By Isabel Stenzel Byrnes & Kirsten Incorvaia
What is Organ Donation?
Everyone can be an organ donor regardless of age, gender, ethnicity, or medical history. Living donors can give a kidney, or a portion of the liver, lung, intestine, or pancreas. Organs that can be used from a deceased donor include kidneys, pancreas, liver, lungs, heart, and intestinal organs. The global demand for organ transplant far exceeds the number of donors. In the United States alone, there are over 112,000 people waiting for an organ to become available.
What is Organ Transplantation?
Organ transplantation is the moving of an organ from one body to another for the purpose of replacing the recipient’s damaged organ. It is now an acceptable treatment for end-stage organ failure. Organs and/or tissues that are transplanted can either be from a living or deceased person.
Eight organs can be transplanted from one deceased donor, including the heart, two kidneys, liver, two lungs, pancreas, intestine. Up to 50 tissues can be transplanted from one donor, including bones, tendons, cornea, skin, heart valves, and veins.
Organ donors may be living persons who can donate one of their kidneys, or portions of their liver, lung or pancreas. Deceased donors are virtually all determined to be brain dead. Brain death means that the brain has permanently ceased to function and no longer has blood circulation due to traumatic injury and swelling. A brain dead patient on life support can appear alive, but actually the heart will stop shortly after the life support is discontinued. Tissues, kidneys and in rare cases other organs, may be recovered from donors whose hearts have stopped (cardiac death).
The first transplant, a kidney transplant, was performed by Dr. Joseph Murray in Boston, Massachusetts in 1954 between identical twin brothers. Transplantation was limited due to rejection of the foreign organ by the recipient’s immune system. Organ transplantation did not become more successful until 1969 when cyclosporine was discovered in Norway, and later in 1984, when tacrolimus was discovered in Japan. These two drugs allowed the body’s immune system to be suppressed enough for the donated organ to remain functional inside another person’s body for the long term.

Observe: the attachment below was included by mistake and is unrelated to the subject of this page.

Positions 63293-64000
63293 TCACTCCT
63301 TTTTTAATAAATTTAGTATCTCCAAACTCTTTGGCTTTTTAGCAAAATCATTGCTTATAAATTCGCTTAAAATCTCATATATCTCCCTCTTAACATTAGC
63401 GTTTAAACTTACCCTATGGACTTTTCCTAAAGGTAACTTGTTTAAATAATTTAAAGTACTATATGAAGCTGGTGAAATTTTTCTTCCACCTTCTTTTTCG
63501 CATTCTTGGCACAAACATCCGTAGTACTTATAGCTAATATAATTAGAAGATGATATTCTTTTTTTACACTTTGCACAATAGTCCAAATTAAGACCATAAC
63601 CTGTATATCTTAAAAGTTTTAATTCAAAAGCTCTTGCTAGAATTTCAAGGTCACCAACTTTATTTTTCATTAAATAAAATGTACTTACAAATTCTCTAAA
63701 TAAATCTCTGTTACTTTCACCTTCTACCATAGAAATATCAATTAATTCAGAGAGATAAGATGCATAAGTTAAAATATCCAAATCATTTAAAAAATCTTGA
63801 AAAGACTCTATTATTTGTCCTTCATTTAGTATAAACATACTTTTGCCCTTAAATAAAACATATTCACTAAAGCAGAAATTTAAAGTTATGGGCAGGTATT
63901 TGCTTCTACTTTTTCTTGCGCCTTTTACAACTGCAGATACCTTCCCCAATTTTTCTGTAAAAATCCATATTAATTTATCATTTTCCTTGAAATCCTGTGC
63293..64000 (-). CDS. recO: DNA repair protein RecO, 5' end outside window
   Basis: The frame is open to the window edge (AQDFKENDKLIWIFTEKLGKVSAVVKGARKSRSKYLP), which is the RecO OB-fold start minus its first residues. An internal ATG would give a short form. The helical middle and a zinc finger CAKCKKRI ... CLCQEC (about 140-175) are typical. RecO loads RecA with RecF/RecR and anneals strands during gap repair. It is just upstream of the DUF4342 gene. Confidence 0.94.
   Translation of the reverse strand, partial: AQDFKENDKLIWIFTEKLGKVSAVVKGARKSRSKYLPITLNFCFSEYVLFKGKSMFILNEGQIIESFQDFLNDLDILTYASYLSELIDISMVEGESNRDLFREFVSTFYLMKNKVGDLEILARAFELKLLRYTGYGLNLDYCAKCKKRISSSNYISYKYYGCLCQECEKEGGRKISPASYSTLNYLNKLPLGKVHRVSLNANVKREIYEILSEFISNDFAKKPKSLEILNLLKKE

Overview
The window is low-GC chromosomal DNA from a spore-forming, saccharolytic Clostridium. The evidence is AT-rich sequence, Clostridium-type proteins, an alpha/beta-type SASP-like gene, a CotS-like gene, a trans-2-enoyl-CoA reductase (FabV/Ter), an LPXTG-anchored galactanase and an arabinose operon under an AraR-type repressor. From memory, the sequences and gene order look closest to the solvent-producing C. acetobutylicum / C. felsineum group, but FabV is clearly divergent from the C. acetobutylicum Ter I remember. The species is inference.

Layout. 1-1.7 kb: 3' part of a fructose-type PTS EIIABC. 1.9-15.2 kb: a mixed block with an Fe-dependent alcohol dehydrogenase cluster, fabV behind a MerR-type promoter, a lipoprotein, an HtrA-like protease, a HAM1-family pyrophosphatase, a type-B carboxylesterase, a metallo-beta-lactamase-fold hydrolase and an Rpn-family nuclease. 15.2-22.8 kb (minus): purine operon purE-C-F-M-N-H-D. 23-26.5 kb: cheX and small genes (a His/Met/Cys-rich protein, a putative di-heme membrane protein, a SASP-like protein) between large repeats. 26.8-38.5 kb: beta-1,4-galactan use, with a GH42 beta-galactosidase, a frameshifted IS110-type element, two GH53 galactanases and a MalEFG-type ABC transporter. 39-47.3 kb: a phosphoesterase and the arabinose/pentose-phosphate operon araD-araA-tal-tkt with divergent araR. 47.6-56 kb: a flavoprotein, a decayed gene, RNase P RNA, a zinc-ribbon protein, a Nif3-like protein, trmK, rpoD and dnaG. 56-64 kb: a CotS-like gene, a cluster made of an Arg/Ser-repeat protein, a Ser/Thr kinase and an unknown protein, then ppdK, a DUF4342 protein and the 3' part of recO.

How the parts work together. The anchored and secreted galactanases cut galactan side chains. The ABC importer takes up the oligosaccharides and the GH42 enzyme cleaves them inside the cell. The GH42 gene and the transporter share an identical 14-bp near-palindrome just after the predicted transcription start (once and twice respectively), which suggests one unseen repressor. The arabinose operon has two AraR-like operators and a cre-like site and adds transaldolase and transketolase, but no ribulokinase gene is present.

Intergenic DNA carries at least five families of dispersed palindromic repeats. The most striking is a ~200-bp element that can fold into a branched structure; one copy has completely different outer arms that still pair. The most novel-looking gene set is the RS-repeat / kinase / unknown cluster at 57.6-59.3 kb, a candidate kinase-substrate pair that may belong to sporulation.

The first long term successful lung transplant was performed by Dr. Joel Cooper in Toronto in 1983. On March 9, 1981, the first heart-lung transplant was performed by Dr. Bruce Reitz at Stanford. Survival after lung transplantation has improved significantly, though, due to the lung’s exposure to the environment and its accompanying immunogenicity, lung transplantation remains the least successful solid organ transplant, with the average survival after surgery remaining around 5 years.
Currently, there are over 112,000 patients who are waiting for life-saving organs. Each year in the United States, approximately 28,000 transplants are performed, half of which come from deceased donors. About 1700 lung transplants are performed each year from deceased donors, and about 200 of them are on patients with cystic fibrosis (CF). CF patients make up 12 percent of the waiting list for lungs. (Living lobe lung donors only constitute a handful of lung transplants.) Only 1% of deaths in the United States are brain dead, so the pool of potential organ donors is extremely limited. That is why consent and organ donation education are critical for the public to understand the facts about organ donation and transplantation.
Transplantation in Japan
Japan is a wealthy, medically advanced nation that struggles with the issue of organ donation. Japan is the industrialized nation with the lowest rates of organ donation in the world. Japan’s Shinto religion honors all things from nature, and tampering with death through organ recovery and donation goes against the natural order of Japanese culture and beliefs. Other traditional beliefs against organ donation in Japan include the superstitions associated with touching a dead body, that the body belongs to the ancestors, that death only happens when the heart stops, and that the soul does not leave the body after death. Also, charity, or helping others, is usually limited to within the family unit, and the tradition of helping strangers is also less respected than in the West. As a result, living donation among family members has been very successful in Japan.
The first heart transplant was performed by Dr. Wada in Japan in 1968. However, due to the subsequent death of the recipient and ethical concerns associated with the transplant, the public image of organ transplantation in Japan turned negative. In 1997, the first organ donation law passed allowing for organ transplantation, but it contained strict rules that continued to limit donation. For example, the law did not allow children to donate organs, nor did it clearly define death. As a result, thousands of Japanese have died of organ failure that could have been treated by transplantation. A handful of Japanese have raised money to go abroad to receive organ transplants in Western countries. In 2010, over 12,000 people were waiting for organs in Japan, and they have extraordinary long wait times. In 2009, there were only 6 brain dead donors. That same year, a new law was passed to define brain death as death, and in 2010, there were about 30 brain dead donors. The first successful lung transplant on a CF patient in Japan was performed on Christmas Day, 2010.
Suggested Reading from our Community Partners
Learn more about organ donation from Donate Life America and California Transplant Donor Network.
Read about the history of organ donation from UNOS.
See this Stanford Clinics & Hospitals newsletter featuring Ana & Isa for more resources.